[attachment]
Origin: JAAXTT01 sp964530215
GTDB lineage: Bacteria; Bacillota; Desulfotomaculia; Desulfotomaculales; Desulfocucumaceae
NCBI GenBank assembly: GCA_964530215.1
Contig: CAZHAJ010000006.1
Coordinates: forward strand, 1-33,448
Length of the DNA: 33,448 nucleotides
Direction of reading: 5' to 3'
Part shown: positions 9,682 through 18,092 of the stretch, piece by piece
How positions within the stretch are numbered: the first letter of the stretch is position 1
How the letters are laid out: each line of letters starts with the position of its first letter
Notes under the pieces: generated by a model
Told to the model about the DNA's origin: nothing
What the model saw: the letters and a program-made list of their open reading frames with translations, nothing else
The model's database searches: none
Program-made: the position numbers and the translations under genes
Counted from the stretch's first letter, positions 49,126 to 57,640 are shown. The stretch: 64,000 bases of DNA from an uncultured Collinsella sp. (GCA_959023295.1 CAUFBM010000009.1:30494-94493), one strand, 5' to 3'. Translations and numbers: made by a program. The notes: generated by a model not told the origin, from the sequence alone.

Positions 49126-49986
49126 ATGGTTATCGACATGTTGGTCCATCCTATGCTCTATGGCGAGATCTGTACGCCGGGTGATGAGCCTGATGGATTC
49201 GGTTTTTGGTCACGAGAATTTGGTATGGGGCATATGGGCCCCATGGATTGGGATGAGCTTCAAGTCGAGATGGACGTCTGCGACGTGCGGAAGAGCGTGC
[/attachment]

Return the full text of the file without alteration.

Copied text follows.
Origin: JAAXTT01 sp964530215
GTDB lineage: Bacteria; Bacillota; Desulfotomaculia; Desulfotomaculales; Desulfocucumaceae
NCBI GenBank assembly: GCA_964530215.1
Contig: CAZHAJ010000006.1
Coordinates: forward strand, 1-33,448
Length of the DNA: 33,448 nucleotides
Direction of reading: 5' to 3'
Part shown: positions 9,682 through 18,092 of the stretch, piece by piece
How positions within the stretch are numbered: the first letter of the stretch is position 1
How the letters are laid out: each line of letters starts with the position of its first letter
Notes under the pieces: generated by a model
Told to the model about the DNA's origin: nothing
What the model saw: the letters and a program-made list of their open reading frames with translations, nothing else
The model's database searches: none
Program-made: the position numbers and the translations under genes
Counted from the stretch's first letter, positions 49,126 to 57,640 are shown. The stretch: 64,000 bases of DNA from an uncultured Collinsella sp. (GCA_959023295.1 CAUFBM010000009.1:30494-94493), one strand, 5' to 3'. Translations and numbers: made by a program. The notes: generated by a model not told the origin, from the sequence alone.

Positions 49126-49986
49126 ATGGTTATCGACATGTTGGTCCATCCTATGCTCTATGGCGAGATCTGTACGCCGGGTGATGAGCCTGATGGATTC
49201 GGTTTTTGGTCACGAGAATTTGGTATGGGGCATATGGGCCCCATGGATTGGGATGAGCTTCAAGTCGAGATGGACGTCTGCGACGTGCGGAAGAGCGTGC